The head of the Arizona Republican Party is suing Vice President Mike Pence in a bid to give the election to Donald Trump.
Legal papers filed Sunday and Monday in federal court in Texas ask a judge there to void laws which give the ultimate authority to Congress to decide which Electoral College delegates should be counted.
But it’s not that Kelli Ward wants Arizona’s 11 electoral votes to go for Joe Biden, as reflected in the official and certified results. Instead, she wants the court to order that Pence has and must exercise unilateral power to decide which slate of electors from Arizona and other disputed states should be counted — or if none of the electoral votes for Biden from Arizona should be counted at all. And even in that case, Ward’s lawsuit proposes an option that could still throw the election to Trump.
The lawsuit is a last-ditch effort to put Arizona’s 11 electoral votes into Trump’s column despite the popular vote giving Biden 10,457 more votes than the incumbent.
Ward is the plaintiff in a case before the U.S. Supreme Court where she wants the justices to grant her more time to review what she claims are questionable ballots in Maricopa County. That effort was rebuffed by lower courts who not only said there was no evidence that further review would change the outcome but that they had to decide the issue by Dec. 14, the date that Arizona’s 11 officially chosen electors cast their votes for Biden.
Ward contends that deadline is unconstitutional. But the high court is not expected to even look at her complaint until Jan. 14, eight full days after Congress makes the final count of the electoral votes.
That leaves this new claim which, if it gains traction, could make all of the litigation claiming election improprieties moot by simply declaring that Pence — and only Pence — gets to decide which electoral votes count.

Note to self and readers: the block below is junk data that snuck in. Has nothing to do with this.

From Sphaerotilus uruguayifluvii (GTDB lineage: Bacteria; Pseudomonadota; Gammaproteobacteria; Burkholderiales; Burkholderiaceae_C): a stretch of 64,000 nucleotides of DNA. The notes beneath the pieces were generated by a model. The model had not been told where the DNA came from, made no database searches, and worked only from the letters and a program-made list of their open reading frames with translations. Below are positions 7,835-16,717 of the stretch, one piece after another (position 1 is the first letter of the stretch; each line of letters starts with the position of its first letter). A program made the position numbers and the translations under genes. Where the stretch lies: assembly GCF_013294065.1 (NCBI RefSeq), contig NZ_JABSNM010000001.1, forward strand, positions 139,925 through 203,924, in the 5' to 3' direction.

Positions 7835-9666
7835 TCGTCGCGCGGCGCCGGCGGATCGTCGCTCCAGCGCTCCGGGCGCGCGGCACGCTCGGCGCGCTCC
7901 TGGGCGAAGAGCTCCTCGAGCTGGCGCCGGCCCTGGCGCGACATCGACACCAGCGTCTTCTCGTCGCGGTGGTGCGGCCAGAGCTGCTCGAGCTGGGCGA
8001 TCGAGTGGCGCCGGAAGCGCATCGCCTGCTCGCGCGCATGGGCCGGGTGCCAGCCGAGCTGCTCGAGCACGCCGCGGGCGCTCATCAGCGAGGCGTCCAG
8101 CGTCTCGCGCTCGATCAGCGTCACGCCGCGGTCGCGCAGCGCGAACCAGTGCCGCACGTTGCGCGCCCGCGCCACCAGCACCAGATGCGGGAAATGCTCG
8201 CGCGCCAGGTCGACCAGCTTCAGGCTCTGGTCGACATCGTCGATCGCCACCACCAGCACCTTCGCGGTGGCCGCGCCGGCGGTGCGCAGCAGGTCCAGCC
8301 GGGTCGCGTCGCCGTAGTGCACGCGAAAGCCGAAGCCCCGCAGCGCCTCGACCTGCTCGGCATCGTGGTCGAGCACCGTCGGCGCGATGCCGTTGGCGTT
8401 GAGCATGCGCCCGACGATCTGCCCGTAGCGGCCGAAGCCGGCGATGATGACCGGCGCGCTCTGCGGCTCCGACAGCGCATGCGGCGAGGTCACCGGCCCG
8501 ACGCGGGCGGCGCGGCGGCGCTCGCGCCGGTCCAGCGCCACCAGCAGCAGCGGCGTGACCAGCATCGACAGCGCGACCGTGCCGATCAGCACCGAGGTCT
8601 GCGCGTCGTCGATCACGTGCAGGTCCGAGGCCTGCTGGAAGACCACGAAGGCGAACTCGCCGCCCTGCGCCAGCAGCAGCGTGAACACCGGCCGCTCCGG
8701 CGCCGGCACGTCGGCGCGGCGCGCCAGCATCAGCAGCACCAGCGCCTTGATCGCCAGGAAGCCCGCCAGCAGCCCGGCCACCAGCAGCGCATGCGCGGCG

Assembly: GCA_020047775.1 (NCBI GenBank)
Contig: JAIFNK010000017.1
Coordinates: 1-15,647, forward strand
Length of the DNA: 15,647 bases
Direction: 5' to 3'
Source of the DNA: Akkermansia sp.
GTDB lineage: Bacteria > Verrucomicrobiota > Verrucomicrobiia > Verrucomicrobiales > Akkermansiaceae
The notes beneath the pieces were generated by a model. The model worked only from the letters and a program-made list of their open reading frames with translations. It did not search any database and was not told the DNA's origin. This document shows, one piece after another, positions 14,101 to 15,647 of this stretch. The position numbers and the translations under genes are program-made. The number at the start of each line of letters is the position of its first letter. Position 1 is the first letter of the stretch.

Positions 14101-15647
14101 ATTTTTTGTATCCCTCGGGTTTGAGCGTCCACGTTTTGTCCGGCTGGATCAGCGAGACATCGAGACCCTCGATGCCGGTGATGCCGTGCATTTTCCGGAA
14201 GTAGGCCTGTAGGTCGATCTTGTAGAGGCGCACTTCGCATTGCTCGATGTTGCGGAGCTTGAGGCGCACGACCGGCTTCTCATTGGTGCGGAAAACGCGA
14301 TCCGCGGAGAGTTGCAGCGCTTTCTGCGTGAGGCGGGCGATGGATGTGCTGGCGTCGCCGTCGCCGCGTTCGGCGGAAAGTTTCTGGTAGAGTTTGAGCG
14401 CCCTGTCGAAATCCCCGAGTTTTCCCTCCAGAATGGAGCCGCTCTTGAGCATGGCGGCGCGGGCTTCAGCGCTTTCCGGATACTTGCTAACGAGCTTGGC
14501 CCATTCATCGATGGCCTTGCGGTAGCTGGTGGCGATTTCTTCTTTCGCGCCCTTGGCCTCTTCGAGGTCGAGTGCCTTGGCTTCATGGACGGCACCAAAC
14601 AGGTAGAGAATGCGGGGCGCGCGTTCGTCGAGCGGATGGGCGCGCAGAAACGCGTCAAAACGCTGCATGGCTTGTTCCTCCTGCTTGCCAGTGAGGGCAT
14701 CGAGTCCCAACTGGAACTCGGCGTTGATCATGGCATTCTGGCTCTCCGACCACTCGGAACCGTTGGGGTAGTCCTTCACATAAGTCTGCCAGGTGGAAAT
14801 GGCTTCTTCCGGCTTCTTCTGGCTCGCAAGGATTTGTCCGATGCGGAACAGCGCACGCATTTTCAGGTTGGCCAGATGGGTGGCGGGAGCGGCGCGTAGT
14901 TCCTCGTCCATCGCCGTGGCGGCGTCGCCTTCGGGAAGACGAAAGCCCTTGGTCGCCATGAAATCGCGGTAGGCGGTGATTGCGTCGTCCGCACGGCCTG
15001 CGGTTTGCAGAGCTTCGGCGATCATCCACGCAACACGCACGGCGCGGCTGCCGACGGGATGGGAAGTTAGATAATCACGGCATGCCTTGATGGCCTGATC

The reason the lawsuit was filed in federal court in Texas is because one of the plaintiffs is Congressman Louie Gohmert, a Texas Republican. He intends to make a motion when Congress convenes on Jan. 6 to count the electoral votes to not accept the official results from Arizona, setting the stage for the legal showdown Ward seeks to provoke.
And the lead attorney is Texas attorney William Sessions who served as director of the FBI from 1983 to 1993 when he was dismissed by President Clinton amid allegations of ethical improprieties.
Central to the litigation is the Twelfth Amendment to the U.S. Constitution.
The first step is electors in each state cast their votes for president. That is what occurred here and in all other states on Dec. 14, giving Biden 306 electoral votes against 232 for Trump.
Then Congress meets in joint session on Jan. 6 to certify the count. All that is normally routine with Pence, as presiding officer of the Senate, running the show.
When Gohmert objects to counting the Arizona slate of electors for Biden and to Biden slates from other contested states, that triggers Ward’s legal theory based on the second part of the Twelfth Amendment. It says “the president of the Senate shall, in the presence of the Senate and House of Representatives, open all the certificates and the votes shall then be counted.”